When Wes Adams was running for state’s attorney, he promised, if he won, to answer constituents’ questions about lesser-known laws. I took him up on that offer and asked his office whether it was legal for the public schools to delete controversial emails, hiding illegal behavior, in response to a Public Information Act request.
For many months, his office did not respond. But after repeated, insistent requests from me, his office did graciously respond, stating that there was a loophole in the law that made it legal to delete such emails prior to fulfilling a PIA request.
After reporting evidence for such deletions, I asked whether his office would have any interest in pursuing a case involving Anne Arundel County Public School staff using government resources to improperly influence elections for the student member of the Board of Education. I noted that a less egregious use of government resources for political purposes had brought down former County Executive John Leopold.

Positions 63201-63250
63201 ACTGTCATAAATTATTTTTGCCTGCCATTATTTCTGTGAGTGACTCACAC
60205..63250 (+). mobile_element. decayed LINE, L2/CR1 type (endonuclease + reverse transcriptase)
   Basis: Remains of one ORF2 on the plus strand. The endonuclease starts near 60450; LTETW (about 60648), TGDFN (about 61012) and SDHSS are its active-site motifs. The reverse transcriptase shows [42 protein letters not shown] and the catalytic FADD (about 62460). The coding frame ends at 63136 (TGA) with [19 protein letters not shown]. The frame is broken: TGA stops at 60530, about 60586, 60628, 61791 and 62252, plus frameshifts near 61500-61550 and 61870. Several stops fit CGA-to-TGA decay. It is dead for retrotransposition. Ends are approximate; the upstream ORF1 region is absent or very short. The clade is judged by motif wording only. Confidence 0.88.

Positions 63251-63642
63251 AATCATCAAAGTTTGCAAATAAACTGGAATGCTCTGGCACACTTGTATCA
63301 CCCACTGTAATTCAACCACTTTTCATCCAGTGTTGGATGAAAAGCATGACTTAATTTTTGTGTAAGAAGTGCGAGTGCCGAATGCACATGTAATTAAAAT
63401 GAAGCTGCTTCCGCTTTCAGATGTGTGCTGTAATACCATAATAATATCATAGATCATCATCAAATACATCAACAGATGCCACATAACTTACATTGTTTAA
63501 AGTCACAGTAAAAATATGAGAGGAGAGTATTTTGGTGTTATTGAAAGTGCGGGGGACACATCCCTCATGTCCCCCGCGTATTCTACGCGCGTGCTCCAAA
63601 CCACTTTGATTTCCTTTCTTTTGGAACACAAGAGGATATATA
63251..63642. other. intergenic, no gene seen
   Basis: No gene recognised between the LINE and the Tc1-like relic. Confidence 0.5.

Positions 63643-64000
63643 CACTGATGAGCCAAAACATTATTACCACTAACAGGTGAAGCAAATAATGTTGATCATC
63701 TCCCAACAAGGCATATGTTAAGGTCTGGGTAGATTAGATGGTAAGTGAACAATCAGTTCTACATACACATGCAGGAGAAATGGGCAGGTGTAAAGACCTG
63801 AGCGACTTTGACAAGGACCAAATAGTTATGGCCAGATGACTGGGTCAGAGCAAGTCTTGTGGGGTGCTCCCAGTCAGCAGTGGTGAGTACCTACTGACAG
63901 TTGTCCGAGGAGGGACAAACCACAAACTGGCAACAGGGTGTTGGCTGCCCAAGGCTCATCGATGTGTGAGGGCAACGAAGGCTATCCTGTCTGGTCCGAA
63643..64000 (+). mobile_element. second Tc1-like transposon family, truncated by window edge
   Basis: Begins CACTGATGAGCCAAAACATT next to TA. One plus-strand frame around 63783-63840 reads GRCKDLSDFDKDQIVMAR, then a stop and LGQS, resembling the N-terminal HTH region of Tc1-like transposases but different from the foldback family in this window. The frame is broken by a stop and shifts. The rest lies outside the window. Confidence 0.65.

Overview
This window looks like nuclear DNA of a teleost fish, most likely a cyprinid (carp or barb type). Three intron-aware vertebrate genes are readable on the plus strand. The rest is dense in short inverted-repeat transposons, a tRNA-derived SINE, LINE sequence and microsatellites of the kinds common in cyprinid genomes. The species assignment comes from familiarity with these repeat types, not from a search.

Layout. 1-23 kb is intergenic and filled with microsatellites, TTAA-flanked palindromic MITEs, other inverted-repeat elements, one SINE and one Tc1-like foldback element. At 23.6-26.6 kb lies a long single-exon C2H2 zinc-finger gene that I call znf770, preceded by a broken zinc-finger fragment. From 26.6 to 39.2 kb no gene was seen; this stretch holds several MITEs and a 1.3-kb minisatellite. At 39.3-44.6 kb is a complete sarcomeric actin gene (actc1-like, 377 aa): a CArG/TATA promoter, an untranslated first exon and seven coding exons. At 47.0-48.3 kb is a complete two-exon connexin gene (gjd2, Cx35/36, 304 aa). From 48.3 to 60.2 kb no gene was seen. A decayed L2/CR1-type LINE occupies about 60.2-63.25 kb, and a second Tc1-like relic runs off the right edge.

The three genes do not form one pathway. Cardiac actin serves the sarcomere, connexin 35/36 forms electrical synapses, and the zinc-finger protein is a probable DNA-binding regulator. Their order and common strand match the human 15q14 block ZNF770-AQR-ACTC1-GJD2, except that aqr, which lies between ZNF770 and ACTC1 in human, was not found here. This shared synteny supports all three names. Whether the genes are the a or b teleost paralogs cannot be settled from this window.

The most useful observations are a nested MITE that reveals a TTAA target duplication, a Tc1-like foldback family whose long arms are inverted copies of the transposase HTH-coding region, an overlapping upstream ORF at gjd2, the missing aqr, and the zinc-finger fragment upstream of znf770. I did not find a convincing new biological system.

Since the prosecutor’s office — whether the state’s attorney is a Democrat or a Republican — hadn’t gone after the politically powerful, unless they were political opponents, I was not surprised when there was no interest in such an investigation.Any assertion, as has been made in the
Lawrence Scott investigation, that elected local law enforcement officials don’t allow politics to influence their law enforcement agenda should be met with derision.
In principle, justice should be blind. But in Anne Arundel County that’s not the case for those who instill political fear.
Source: Snider, J.H., Local law enforcement officials will not investigate the politically powerful, Capital, June 9, 2018.
Related: Snider, J.H., Anne Arundel school board pick may have been invalid, Capital, November 27, 2017.